Phages DT1 and DT6, either alone or mixed in a cocktail, were evaluated for their efficiency to inhibit the growth of E. coli during milk fermentation. Phage DT1, with a narrower host range, was tested on the strains DH5α, EPEC920 and O157:H7 STEC464, whereas phage DT6 was tested on the two STEC strains (O157:H7 and non-O157). One additional assay was conducted by using a cocktail of DT1 + DT6 phages against the strain O157:H7 STEC464. The growth of Streptococcus thermophilus 10-C was similar in all the experiments, as well as the decrease of pH, regardless the presence of E. coli strains and phages tested (Fig. 2). Strep. thermophilus reached 109 PFU ml−1 after 4 h and maintained this level all throughout the experiment (24 h) (Fig. 2). The pH values evolved accordingly, falling to 4·5 at 8 h and 4·0 at the end of the fermentation process (24 h) (Fig. 2).
Excluding the phage cocktail (DT1 + DT6), which showed a slight but constant reduction (1·6 log PFU ml−1 after 24 h) (Fig. 3d), all phage titres remained constant (Fig. 3a,c,e) or increased slightly (0·5 log PFU ml−1) (Fig. 3b,f) throughout the first 8 h, with a subsequent decrease between 8 and 24 h (1–2 log PFU ml−1). The low pH and the accumulated lactic acid might be related to the partial phage inactivation observed at the final of the fermentation process. Regarding E. coli strains, phage DT1 and phage cocktail rapidly (<1 h) and completely inactivated DH5α [multiplicity of infection (MOI) = 2·3 × 105] and O157:H7 STEC (MOI = 2·2 × 104), respectively (Fig. 3a,d). Escherichia coli O157:H7 STEC464 was completely inactivated by either phage DT1 or phage DT6 at 8 h (Fig. 3e,f). Escherichia coli EPEC920 was not detected at 1 h (<10 CFU ml−1) after infection with phage DT1 at a MOI of 2·4 × 104 but showed a subsequent regrowth, although always lower than the control without phage, and yielding a reduction of 1·1 log CFU ml−1 after 24 h (Fig. 3b). For non-O157:H7 STEC ARG4827 (MOI = 3·5 × 103), reductions lower than 1 log CFU ml−1 were obtained for all sampling times (Fig. 3c). In control assays without phages, all the E. coli strains reached 4–6 log CFU ml−1 after 5–6 h of incubation (Fig. 3).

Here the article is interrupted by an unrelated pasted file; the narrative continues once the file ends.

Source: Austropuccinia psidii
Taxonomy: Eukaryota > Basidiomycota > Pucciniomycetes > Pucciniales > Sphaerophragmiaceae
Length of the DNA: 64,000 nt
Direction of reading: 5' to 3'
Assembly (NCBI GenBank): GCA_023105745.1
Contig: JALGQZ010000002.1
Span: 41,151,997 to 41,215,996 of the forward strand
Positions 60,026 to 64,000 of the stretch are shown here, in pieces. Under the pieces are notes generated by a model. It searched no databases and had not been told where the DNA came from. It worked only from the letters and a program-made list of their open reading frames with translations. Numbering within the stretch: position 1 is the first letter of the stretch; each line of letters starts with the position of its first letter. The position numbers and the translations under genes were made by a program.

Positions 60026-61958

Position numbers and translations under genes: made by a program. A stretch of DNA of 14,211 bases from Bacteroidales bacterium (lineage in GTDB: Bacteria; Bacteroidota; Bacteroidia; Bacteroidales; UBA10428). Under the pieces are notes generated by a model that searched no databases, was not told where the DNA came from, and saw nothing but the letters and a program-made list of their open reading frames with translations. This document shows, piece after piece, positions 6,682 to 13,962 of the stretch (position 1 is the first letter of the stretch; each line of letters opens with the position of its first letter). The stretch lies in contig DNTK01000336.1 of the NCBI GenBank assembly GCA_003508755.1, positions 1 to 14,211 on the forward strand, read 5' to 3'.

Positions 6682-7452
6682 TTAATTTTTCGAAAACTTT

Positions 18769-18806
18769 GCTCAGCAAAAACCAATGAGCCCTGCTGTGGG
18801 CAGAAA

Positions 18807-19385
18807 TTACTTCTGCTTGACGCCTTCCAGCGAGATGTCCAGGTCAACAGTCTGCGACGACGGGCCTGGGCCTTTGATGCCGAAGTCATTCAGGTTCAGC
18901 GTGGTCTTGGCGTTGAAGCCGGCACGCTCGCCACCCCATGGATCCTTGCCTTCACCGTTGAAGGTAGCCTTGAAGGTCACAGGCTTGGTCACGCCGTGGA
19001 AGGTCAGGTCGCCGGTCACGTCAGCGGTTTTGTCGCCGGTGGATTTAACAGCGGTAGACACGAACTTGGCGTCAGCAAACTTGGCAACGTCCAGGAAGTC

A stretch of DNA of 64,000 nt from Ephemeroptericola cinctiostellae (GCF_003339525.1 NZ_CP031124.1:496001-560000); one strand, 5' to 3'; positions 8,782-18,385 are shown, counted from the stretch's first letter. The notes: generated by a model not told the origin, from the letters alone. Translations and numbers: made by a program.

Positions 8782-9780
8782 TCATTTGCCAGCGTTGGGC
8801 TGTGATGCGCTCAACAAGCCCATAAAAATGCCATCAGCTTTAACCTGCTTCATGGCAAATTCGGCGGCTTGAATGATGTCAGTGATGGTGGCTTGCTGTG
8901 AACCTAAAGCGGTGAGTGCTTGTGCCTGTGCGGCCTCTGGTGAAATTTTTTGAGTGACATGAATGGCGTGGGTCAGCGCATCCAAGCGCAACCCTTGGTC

Regardless the presence of phages, a decrease on the viability of E. coli strains was observed as a result of the low pH attained during the acidification, resulting DH5α (1·5 log CFU ml−1 at 24 h) and O157:H7 STEC464 (2·3 log CFU ml−1 at 24 h) the most affected ones. Even if acidity is known to affect growth and survival of STEC and EPEC strains, the pH values reached during milk fermentation are not enough to assure their inactivation (Farrokh et al. 2012). Moreover, acid adaptation to nonlethal pH has been suggested to enhance E. coli O157:H7 survival (Jordan et al. 1999). The antagonistic effect of organic acids, hydrogen peroxide and bacteriocins produced by dairy starters may also contribute to E. coli inhibition (Akpinar et al. 2011). Nevertheless, the inhibitory effect of low pH was only observed after a considerable E. coli multiplication occurred, when the risk of Shiga toxin accumulation is high. Consequently, and considering our results, the use of phages DT1 and DT6, either individually or as a cocktail, could be a valuable tool to control E. coli early growth, especially O157:H7 STEC464, and therefore limiting toxin production and accumulation. It is worth noting that phages DT1 and DT6 were more effective as a cocktail than individually, as total inactivation of the pathogen O157:H7 STEC464 was achieved after 1 h of incubation in the first case, but required at least 8 h for individual phages. O'Flynn et al. (2004) also reported shorter inactivation times when using phage cocktails during in vitro challenge tests.